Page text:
The CEO of Fraser Health is defending the quality of hospital care in British Columbia’s largest health authority after a string of scathing letters from doctors sounded the alarm over understaffing, underfunding and a lack of public transparency.
On Thursday, CEO Victoria Lee told CBC’s All Points West host Jason D’Souza that while she is concerned about what she is hearing from physicians, patient care remains a priority and the health authority is talking with the province about addressing immediate challenges.
“Right now, in terms of day-to-day operations, we are able to access surge payments and other resources to ensure that we’re meeting the demands,” Lee said.
“We’re working together with the province to ensure that we are getting adequate resources for the population that we serve.”
All Points West11:36Fraser Health CEO responds to staffing crisis at Surrey Memorial Hospital
B.C. Health Minister Adrian Dix met with Fraser Health doctors Wednesday.
Speaking at a separate news conference later in the day, Dix said the meeting proved the province is committed to working with physicians to improve the pressure on acute care.
“What I think doctors said to me, specifically, is they want to be involved, and I want them to be involved because at a detailed level, at a patient level, they have the insights required to make the right decisions,” he said, adding that he has “full confidence” in Lee after meeting with her on Wednesday.
Lee did not specify what solutions or specific resource needs she discussed with Dix.
Dix’s meeting with Lee came after the release of letters from doctors at Surrey Memorial, Royal Columbian and Eagle Ridge hospitals that tell a similar story — staffing problems have pushed already strained emergency rooms over the edge, leaving doctors exhausted and patients receiving sub-par care in cramped hallways.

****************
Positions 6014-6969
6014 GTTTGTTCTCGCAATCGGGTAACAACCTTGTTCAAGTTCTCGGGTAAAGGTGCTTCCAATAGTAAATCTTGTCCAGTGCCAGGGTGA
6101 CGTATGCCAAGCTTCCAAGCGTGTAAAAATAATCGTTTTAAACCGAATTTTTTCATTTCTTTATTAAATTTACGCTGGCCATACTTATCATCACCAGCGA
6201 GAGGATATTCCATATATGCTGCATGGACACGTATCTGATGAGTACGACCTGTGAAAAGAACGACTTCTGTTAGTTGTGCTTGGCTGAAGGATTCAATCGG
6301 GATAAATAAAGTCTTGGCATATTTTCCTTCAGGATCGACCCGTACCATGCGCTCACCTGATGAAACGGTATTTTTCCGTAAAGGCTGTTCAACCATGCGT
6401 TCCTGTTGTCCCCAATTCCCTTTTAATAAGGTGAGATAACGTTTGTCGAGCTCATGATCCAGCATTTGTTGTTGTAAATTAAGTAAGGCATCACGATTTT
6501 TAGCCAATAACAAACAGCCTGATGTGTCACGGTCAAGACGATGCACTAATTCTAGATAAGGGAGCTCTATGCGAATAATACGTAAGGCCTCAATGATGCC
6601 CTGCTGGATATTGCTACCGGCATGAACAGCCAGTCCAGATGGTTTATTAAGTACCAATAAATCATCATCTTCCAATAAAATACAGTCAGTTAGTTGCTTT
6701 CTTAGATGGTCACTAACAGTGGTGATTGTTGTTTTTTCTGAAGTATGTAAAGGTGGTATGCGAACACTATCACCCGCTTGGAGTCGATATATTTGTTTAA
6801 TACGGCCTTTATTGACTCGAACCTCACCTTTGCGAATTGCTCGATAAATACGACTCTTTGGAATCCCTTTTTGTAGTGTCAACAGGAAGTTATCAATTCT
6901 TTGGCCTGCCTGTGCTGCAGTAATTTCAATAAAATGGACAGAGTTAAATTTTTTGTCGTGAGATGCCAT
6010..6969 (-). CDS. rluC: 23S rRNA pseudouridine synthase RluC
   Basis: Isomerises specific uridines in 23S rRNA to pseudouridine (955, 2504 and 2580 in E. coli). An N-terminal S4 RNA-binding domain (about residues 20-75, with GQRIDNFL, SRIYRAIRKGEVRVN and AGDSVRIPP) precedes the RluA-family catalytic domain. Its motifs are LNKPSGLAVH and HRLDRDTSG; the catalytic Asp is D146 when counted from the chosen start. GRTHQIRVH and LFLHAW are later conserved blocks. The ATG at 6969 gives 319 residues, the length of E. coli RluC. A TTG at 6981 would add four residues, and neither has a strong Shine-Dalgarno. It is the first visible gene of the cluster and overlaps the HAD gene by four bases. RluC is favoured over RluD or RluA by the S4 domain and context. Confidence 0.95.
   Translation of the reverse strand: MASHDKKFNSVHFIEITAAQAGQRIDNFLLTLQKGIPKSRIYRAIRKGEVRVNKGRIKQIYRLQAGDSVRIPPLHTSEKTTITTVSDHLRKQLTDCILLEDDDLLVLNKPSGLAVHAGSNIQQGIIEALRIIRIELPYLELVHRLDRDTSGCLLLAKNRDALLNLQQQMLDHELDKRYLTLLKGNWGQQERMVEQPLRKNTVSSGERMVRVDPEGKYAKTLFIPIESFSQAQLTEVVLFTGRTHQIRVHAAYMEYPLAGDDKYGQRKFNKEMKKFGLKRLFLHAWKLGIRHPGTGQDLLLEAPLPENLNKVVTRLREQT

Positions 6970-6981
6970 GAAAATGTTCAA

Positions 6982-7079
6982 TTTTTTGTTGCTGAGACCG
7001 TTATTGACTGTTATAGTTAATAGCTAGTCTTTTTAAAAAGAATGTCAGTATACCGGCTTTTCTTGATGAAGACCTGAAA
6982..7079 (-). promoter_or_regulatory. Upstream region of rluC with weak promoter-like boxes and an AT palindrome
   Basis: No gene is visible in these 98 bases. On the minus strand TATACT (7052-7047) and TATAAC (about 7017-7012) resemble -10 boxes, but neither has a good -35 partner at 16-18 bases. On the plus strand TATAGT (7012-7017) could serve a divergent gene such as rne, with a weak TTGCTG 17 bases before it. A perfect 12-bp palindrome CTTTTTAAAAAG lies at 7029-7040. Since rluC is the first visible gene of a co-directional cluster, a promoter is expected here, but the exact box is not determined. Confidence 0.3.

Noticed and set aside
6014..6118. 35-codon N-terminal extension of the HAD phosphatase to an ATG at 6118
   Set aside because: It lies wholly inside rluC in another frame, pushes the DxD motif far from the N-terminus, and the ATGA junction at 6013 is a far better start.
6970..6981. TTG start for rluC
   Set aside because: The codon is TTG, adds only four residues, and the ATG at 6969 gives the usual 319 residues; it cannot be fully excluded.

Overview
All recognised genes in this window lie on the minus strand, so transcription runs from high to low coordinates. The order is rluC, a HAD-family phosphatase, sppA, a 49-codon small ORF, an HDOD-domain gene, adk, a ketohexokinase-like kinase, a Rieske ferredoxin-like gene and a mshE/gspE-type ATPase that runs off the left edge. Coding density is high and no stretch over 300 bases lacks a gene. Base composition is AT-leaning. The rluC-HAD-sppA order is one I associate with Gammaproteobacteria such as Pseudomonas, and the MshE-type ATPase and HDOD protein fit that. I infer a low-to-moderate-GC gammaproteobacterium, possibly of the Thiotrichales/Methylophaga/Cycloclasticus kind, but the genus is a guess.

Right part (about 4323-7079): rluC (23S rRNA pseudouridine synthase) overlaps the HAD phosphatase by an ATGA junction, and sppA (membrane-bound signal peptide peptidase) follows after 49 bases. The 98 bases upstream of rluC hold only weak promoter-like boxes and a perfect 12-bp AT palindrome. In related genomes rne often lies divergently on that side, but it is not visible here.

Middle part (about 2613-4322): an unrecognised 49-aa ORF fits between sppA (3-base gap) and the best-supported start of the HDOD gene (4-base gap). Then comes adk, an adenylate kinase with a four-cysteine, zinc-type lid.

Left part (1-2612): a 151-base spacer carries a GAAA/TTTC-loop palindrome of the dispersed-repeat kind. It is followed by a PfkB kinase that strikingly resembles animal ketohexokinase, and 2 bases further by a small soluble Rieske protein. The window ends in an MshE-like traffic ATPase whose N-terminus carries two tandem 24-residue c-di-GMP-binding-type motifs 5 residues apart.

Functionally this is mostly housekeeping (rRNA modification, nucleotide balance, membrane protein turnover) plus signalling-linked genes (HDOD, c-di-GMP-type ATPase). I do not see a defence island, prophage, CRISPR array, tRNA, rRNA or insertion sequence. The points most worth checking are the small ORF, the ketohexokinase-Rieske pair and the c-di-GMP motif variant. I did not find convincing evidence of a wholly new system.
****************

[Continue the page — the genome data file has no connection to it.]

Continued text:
Dr. Urbain Ip, leading emergency room physician at Surrey Memorial, spoke out publicly last week about the situation there.
Ip said the understaffing and overcrowding problems in the emergency room have him and his colleagues regularly going home “worried sick” about their patients.
“Right now, if my loved one got sick, I’m not sure if I would send [them] to my hospital … and that’s a terrible thing to feel,” said Ip, who’s been an emergency doctor for more than 30 years.
WATCH | Senior physician at Surrey hospital speaks about conditions that are leaving staff ‘worried sick’:
When asked about Ip’s comment, Lee said health-care providers and the health authority are “absolutely dedicated and committed to providing the best care possible” and people should feel confident going to emergency rooms in the region.
“Whenever I have an emergency, I would go to the nearest emergency, including any of the Fraser Health hospitals and any of the hospitals in B.C.,” said Lee.
A blistering letter from Surrey Memorial medical staff sent May 19 called on health-care leaders to either fill vacant positions in the hospital’s emergency room or shut down the department to new patients.
The letter said an ongoing shortage of hospitalists, or house doctors, has made it “increasingly difficult, if not impossible,” for doctors to give patients the level of care they need.
“We implore you to take immediate action to bolster the availability of hospitalists physicians to the ED at SMH, and if you cannot do this, the only responsible recourse is to place the Surrey Memorial Hospital ER on diversion.”
Hospitals are put on diversion when they are too overwhelmed to safely accommodate new patients. On diversion, emergency departments do not accept incoming patients until it recovers to a more manageable patient load.
Lee says that is only done under extreme circumstances and would put pressure on strained emergency services elsewhere.
She said any discussions and decisions about diversion would need to include representatives from B.C. Emergency Health Services and other health authorities.